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Glezos: Don’t even think of giving away the name “Macedonia”

Another prominent figure of the Greek left attacks SYRIZA over its apparent willingness to compromise on the Macedonia name

Following Greek composer Mikis Theodorakis’ endorsement of protests over the Macedonia name issue, another prominent left-winger has come out against use of the name by the regime in Skopje.

Manolis Glezos, one of two Greek students who famously tore down the swastika from the Acropolis during the Nazi occupation, has called upon the Greek government not to give in to pressure nor sign an agreement with FYROM that includes the word Macedonia.

In an article published by Greek newspaper Kathimerini, Glezos warns politicians in Skopje to forget the term.

“Once more, the Greek nation is being driven to critical and historical decisions via a framework of threats. Threats from NATO and its owners, the USA.

It is being driven into decisions which have already being taken, if we seriously take into account the statements and the approach of Mathew Nimetz.

For them, it is another triumph to force a government which declares itself to be leftist, to accept and to follow these decisions in order to facilitate the expansion of an evil military coalition such as NATO.

A country that has handed over everything to its lenders, even its national independence, has little room to react.

Its only weapon which has remained is a broad front of the people who will unite and rise up, alongside all the forces that express such sentiments, apart from those who are nostalgic of Hitler.

The handling of this issue was mistaken. Instead of the immediate coordination of a meeting of political leaders, comprised of a broad range of personalities, we had secret diplomacy and leaks.

Instead of a broader cooperation, a government and an opposition tried to gain partisan benefits, placing their interests above Macedonia, above what they themselves characterize, repeating this at every opportunity, national interest.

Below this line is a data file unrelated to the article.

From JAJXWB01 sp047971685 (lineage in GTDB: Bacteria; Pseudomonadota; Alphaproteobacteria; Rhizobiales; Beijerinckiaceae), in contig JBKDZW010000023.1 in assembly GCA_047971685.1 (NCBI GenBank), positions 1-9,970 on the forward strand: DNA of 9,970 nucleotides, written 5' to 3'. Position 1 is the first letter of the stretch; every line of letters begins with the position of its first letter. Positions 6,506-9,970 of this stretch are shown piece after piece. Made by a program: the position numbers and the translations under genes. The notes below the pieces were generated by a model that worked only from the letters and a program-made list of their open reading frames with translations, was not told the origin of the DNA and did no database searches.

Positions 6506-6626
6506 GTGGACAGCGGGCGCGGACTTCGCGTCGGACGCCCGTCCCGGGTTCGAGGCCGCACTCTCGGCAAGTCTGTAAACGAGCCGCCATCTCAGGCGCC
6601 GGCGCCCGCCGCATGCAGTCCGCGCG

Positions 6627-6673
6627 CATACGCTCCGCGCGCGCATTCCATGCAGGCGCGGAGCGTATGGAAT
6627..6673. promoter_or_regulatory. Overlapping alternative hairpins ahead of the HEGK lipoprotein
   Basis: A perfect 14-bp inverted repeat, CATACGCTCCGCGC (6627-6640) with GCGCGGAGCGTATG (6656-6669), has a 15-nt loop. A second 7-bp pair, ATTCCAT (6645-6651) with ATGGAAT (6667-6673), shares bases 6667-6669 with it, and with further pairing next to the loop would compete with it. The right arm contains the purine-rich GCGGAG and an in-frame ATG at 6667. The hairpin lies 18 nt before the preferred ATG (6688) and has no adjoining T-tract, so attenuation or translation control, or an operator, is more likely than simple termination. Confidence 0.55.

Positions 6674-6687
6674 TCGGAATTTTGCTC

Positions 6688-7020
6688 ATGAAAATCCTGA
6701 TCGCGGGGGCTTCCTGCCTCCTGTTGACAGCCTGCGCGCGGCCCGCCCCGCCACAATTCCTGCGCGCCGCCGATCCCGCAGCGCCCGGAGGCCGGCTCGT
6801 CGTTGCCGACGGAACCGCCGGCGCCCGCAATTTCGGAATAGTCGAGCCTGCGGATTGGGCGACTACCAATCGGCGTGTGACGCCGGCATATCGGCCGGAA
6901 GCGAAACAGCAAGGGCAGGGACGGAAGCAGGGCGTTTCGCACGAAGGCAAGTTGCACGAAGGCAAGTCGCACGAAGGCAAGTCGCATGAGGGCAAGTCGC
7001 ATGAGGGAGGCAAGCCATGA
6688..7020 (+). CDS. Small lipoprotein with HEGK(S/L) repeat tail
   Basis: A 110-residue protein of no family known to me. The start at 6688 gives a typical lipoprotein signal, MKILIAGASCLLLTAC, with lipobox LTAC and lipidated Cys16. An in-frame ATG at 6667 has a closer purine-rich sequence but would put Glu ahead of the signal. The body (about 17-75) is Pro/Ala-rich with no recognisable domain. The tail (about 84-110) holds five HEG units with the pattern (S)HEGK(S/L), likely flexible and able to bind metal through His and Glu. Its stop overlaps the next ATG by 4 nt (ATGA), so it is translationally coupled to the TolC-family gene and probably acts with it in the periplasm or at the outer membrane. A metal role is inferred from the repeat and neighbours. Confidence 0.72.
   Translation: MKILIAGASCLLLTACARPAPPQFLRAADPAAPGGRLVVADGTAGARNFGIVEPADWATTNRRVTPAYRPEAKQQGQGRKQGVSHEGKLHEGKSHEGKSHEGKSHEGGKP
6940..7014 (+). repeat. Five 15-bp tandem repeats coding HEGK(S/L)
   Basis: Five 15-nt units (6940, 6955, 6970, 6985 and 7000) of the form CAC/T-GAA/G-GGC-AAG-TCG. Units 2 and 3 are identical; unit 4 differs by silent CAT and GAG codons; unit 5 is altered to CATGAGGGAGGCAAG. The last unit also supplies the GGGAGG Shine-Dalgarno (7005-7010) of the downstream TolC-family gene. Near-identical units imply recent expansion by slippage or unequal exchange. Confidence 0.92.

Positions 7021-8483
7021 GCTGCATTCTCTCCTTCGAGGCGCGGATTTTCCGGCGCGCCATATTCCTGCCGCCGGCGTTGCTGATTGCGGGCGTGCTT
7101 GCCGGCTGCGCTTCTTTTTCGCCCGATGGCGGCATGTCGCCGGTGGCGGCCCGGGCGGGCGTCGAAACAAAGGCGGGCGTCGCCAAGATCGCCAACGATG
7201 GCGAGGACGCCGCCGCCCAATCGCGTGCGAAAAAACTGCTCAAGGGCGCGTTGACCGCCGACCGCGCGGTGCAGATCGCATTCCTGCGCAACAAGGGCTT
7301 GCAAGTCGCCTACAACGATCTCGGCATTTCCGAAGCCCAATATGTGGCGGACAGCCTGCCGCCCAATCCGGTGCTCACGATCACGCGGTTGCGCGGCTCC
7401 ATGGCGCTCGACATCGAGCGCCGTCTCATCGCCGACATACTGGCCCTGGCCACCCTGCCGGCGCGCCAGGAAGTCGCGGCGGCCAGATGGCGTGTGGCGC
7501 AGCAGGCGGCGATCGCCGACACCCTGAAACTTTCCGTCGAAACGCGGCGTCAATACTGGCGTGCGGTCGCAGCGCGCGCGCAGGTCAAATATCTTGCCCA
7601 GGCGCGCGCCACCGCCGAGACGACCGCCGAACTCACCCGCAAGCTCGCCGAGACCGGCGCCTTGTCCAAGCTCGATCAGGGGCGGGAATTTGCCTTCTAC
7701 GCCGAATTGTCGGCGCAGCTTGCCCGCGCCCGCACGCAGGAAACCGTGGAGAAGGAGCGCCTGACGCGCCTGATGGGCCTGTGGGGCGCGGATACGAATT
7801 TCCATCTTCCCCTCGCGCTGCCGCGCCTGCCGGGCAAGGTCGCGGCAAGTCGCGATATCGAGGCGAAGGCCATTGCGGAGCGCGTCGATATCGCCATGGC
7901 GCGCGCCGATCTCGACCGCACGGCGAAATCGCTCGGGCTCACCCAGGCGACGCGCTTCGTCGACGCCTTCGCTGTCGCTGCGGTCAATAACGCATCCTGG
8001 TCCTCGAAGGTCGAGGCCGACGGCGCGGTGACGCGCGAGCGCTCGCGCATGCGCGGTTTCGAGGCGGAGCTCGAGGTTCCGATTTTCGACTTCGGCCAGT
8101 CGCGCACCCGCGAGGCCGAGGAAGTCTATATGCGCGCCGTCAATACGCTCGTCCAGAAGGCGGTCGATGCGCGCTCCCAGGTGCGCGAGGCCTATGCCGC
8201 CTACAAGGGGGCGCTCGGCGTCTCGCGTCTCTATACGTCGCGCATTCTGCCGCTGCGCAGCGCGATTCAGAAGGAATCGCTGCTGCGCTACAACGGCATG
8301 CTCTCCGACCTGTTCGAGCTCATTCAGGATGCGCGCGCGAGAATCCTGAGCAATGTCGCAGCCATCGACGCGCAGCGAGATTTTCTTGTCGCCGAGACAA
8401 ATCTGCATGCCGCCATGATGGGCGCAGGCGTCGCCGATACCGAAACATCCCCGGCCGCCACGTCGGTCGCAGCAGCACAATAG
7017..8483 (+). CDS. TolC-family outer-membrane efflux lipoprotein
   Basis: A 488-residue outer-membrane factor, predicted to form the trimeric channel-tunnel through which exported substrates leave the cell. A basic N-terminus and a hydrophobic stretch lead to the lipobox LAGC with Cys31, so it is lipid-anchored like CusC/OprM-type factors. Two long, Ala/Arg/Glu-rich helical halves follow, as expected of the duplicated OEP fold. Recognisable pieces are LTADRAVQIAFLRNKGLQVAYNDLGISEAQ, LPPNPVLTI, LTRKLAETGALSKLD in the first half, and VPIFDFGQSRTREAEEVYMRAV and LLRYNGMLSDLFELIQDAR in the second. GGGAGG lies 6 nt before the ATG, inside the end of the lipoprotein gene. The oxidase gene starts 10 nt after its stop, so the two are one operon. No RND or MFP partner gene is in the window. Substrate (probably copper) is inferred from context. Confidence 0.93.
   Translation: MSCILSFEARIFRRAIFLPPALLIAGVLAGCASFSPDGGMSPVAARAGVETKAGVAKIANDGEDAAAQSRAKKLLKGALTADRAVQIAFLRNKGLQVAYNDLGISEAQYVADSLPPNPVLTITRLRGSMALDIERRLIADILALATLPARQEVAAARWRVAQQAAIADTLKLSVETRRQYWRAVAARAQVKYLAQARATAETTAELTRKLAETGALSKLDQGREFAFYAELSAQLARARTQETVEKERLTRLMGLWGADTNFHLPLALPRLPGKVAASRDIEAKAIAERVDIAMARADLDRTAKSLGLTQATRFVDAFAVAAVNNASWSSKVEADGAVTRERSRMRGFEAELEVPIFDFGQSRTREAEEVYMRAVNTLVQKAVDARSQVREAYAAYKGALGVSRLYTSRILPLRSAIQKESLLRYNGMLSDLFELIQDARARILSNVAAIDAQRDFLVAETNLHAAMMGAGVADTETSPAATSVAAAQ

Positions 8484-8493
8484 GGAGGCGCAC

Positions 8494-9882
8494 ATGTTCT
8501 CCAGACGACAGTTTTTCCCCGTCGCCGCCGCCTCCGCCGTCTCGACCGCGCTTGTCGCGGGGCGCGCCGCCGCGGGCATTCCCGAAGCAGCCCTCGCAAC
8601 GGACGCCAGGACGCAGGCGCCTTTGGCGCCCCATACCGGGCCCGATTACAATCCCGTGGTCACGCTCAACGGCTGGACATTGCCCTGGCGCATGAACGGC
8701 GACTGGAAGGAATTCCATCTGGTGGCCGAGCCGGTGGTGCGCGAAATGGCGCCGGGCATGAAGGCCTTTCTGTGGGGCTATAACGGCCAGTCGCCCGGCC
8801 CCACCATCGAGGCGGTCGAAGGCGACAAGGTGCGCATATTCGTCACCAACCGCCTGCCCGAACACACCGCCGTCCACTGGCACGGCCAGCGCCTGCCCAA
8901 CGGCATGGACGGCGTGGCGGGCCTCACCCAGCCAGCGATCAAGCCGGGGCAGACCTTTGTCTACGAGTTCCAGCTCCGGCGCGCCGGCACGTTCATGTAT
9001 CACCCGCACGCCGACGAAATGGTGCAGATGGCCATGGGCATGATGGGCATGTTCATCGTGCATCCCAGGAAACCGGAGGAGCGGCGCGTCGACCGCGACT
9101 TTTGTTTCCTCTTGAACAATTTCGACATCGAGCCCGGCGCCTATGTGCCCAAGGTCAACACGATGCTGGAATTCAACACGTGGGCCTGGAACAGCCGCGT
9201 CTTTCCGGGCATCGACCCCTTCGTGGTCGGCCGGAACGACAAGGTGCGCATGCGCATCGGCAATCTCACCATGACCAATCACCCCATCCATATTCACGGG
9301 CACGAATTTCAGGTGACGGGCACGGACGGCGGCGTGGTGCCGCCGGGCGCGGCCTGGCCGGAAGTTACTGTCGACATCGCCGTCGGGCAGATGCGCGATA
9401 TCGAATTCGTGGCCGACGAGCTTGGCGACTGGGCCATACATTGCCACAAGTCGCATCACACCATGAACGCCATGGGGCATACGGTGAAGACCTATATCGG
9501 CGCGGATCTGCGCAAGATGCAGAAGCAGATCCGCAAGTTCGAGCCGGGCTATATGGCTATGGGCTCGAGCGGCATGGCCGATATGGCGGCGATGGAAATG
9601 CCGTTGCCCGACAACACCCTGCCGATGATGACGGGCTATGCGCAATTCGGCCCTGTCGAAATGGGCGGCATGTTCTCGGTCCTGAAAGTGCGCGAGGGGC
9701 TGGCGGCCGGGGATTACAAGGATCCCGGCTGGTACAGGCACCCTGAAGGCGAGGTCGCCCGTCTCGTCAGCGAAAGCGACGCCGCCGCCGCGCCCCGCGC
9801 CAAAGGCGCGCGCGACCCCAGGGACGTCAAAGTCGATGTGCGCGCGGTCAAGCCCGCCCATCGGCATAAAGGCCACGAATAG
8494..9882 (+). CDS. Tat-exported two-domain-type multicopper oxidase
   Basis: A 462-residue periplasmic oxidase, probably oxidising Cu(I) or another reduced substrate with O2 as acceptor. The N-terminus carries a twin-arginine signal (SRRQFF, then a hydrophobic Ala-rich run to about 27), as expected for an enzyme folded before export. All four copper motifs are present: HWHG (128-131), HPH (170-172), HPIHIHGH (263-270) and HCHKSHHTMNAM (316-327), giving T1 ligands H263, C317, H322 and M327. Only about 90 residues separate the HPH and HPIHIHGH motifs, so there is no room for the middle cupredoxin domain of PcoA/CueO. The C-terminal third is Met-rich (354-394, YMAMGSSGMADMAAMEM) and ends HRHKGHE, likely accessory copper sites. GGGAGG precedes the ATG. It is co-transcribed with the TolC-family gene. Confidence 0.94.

Instead of unity, division. Instead of a “broad national front,” a frenzy of hatred.

I have often lived through, alongside our people, a “pan-national uprising.” The saga of 1940, the German invasion, the Battle of Crete, the major events of the occupation, our liberation, the 1960’s decade, the aftermath of the fall of the Junta and what came after, events which resulted in both victories and bitter defeats.

This is not occurring today, and there is an explanation. The majority of people see the (political) party machines as caring only for the party and personal interest.

It is evident to a large section of the citizens that the passion for power outweighs the interests the country and its peoples.

Government and opposition are in conflict, ignoring Macedonia. They don’t understand that they are signing checks that can’t be honored.

Unfortunately, the forces of the left are divided and are unable at this stage to intervene, to show who is responsible for this new crisis regarding the name of our neighbors. They are still searching for the rhetoric which will unite the people.

The participation of the people in both rallies was great, but it is not enough. The forces that organized these rallies concealed those who are truly responsible and attempted to direct the justified anger of the people towards directions which serve the organizers’ interests and not towards a direction that will help deliver a solution that will be acceptable to the people of this nation.

How can the people trust them when they have an unmistakable instinct? There is an immediate need for the aims of the movement to be clarified so the people can adopt it and condemn those forces that are dragging the government into a disastrous solution.

We should not be those who simply provide cover to the expansion of NATO, acceding to its demands.

If we don’t achieve this, developments will be rapid and harmful to our country.

We must be clear towards our neighbors. All peoples are characterized by:
1) Their language
2) Their morals and common traditions
3) Their religion
4) Their desire to achieve national independence
5) The desire by the whole nation, not just a few

A people can enact self-determination. However, they lose any connection with their own history when they engage in hetero-determination. Therefore, do not even think about using the word Macedonia in any form, and instead use an identifier which is based on your history, your language, your morals and traditions, your desire for a peaceful coexistence with all of your neighbors, that which expresses the entirety of your nation and not just a section of it.”

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